Kyiv, Ukraine — For months, the large plaque at Kyiv’s main train station was a long list of destinations inaccessible because of the war.
The list includes cities now known for the utter destruction they left in their wake when the Russians took control, like Mariupol, where Ukrainians held out for weeks at a steel mill. The goals often felt desirable as Ukraine pushed to retake the cities.
On Monday evening, one of those stopovers became a reality when a train departed from Kyiv bound for the port city of Mykolayiv, for the first time since the war began in late February. For months, Russia has attacked the city, which served as a buffer preventing its forces from moving further west and capturing the entire Black Sea coast.
The Russian retreat from Kherson last week finally put Mykolaiv out of Russian artillery range.
At around 10:14 p.m., Nataliia Barchuk, 35, who works on the train, stood at the door of a shiny blue carriage to greet the handful of passengers as they boarded.
“I just hope everything goes well,” she said. She was a little nervous but happy because restoring train service means restoring some semblance of order in the midst of war.
In the first days of the war, Russian forces tried to break through the Ukrainian defenses in Mykolaiv. Volunteer brigades joined the Ukrainian military to repel Russian attempts to cross the Varvarivsky Bridge, the only mile-long passage across the wide mouth of the southern Boh River. Had Russian forces been successful, they could have rolled along the Black Sea coast to Odessa, the Ukrainian Navy’s headquarters and the country’s largest civilian port.
In the defeat, Russia had resorted to long-range attacks. By the time the Russians pulled out of Kherson, Mykolayiv had had less than 50 days without shelling, rocket attacks or airstrikes since the war began, according to Vitaliy Kim, the head of the regional military administration.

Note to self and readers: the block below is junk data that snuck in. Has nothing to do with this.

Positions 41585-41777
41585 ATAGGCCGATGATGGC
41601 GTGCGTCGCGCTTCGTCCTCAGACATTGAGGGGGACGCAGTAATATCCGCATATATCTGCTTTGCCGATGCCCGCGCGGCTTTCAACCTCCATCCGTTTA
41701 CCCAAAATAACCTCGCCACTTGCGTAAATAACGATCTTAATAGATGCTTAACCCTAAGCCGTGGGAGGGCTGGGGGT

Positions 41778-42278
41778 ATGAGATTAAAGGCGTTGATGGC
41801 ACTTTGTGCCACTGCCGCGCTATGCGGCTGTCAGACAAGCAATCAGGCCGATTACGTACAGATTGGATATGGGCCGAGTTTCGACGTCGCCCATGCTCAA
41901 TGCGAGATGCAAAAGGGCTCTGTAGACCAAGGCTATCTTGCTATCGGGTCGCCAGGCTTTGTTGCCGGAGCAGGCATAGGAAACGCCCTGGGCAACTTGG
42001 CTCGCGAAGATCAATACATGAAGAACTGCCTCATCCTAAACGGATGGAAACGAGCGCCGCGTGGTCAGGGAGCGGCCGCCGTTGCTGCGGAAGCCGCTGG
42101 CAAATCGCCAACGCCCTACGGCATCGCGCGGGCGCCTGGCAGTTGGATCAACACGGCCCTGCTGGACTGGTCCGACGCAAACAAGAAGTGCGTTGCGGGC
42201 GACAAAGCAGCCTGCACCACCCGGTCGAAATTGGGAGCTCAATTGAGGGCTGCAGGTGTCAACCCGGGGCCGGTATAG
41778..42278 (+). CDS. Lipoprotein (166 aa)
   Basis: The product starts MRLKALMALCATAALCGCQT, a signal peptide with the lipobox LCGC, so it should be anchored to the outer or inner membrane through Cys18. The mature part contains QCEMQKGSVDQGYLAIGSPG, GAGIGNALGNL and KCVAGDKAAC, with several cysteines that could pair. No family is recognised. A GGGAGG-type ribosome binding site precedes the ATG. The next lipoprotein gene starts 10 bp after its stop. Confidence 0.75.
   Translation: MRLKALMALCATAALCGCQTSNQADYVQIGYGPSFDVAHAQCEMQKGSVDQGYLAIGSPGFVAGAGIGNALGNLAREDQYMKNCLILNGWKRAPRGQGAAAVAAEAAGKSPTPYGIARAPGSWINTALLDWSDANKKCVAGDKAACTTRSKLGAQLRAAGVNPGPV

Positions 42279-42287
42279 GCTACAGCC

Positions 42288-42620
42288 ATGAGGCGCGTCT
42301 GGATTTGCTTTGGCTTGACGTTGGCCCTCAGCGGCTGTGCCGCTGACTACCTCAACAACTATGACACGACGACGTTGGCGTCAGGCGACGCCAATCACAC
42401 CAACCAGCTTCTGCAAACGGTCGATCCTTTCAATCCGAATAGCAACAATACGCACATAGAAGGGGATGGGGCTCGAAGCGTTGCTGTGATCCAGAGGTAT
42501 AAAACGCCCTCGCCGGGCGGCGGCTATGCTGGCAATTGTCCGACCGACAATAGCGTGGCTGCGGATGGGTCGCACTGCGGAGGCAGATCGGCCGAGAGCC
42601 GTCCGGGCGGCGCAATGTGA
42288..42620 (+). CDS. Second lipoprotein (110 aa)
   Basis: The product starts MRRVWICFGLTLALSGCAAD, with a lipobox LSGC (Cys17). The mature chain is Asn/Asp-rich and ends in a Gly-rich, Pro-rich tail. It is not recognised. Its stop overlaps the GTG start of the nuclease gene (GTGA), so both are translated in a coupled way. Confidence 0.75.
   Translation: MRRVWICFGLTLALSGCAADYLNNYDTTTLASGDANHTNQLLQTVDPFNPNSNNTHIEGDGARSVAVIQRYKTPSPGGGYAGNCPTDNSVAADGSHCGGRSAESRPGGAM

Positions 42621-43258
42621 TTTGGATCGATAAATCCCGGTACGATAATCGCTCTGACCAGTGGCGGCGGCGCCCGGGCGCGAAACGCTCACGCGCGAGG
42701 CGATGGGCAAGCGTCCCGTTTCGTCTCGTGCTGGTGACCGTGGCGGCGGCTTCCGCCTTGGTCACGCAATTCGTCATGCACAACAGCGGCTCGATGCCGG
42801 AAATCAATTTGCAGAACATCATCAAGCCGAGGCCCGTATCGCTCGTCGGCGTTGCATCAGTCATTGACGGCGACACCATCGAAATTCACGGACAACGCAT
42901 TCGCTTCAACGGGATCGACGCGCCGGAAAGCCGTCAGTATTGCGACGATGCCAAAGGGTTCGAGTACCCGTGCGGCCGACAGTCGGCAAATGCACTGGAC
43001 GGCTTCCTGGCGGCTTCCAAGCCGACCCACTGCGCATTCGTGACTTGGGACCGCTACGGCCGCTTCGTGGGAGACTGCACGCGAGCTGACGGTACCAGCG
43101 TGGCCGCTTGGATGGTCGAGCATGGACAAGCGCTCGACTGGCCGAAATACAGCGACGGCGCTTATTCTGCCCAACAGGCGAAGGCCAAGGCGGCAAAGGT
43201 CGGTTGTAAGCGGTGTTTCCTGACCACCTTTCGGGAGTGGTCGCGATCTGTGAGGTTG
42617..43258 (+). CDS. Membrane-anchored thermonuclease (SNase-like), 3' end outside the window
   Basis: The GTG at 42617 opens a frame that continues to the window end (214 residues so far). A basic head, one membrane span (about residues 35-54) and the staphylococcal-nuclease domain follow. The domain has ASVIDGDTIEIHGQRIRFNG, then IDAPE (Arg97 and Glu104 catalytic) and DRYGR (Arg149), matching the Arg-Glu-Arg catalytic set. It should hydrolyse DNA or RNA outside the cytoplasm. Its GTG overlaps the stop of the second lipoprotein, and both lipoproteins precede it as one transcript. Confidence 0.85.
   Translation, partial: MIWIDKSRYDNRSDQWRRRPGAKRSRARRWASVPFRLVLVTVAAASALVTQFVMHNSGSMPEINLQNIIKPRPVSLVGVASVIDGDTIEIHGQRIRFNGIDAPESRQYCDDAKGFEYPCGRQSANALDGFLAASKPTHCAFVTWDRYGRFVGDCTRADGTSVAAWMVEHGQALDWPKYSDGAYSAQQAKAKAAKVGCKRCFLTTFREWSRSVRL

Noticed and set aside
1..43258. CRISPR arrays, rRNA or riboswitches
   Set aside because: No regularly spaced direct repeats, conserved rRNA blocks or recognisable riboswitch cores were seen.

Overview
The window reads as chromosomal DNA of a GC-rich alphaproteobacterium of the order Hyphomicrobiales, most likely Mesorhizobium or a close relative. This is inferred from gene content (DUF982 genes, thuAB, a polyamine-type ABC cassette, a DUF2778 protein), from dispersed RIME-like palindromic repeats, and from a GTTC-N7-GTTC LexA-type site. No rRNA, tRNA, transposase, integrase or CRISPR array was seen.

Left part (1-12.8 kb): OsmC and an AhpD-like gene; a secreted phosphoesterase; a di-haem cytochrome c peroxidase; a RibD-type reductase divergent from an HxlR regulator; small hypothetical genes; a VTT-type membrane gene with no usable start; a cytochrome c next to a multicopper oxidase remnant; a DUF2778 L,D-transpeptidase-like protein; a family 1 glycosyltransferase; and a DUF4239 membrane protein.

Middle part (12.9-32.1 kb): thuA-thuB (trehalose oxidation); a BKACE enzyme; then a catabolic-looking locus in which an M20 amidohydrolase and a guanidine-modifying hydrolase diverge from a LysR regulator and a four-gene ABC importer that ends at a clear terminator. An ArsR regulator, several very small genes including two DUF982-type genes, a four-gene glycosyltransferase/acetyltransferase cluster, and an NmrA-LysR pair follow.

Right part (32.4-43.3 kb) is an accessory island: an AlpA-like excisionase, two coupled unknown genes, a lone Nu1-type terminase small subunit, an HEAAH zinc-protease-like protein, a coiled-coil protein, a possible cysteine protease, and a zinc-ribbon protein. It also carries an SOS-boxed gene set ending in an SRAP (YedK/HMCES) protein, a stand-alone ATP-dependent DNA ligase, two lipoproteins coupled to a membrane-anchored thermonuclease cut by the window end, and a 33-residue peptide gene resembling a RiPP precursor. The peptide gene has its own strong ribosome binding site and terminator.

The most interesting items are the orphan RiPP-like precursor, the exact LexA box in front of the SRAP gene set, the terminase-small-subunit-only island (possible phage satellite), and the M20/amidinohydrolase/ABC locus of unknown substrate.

Railway workers are also repairing the Kyiv-Kherson line and hope it could be up and running in the next 10 days. But Russian forces extensively mined the rails before escaping, and at least nine railroad workers have been injured in blasts in recent days, railway officials said.
The return of rail traffic was a strong signal that Mykolaiv residents could more confidently begin the hard work of reconstruction.
It’s not an easy task. There is still no potable tap water because the Russian army blew up all the city’s fresh water pipes.
Any concern from train staff was overshadowed by excitement at being part of the country’s recovery, they said.
“I’m proud to have this responsibility,” said Bohdan Stadnik, the train’s conductor, as patriotic songs blared from loudspeakers on the darkened platform.
Ukraine’s donation platform United24 is raising money to speed up repairs to the rails in reclaimed cities. Mr. Stadnik expressed confidence that Ukrainian Railways would soon serve all destinations on the targeted departure board.
They would not reach the end of the line, rail line officials said, until they reached Crimea, the peninsula that Russia captured in 2014 and used as a critical theater for the war.
On Tuesday, railway officials confirmed that the train to Mykolayiv had reached the city and arrived at a station with sandbags instead of broken windows.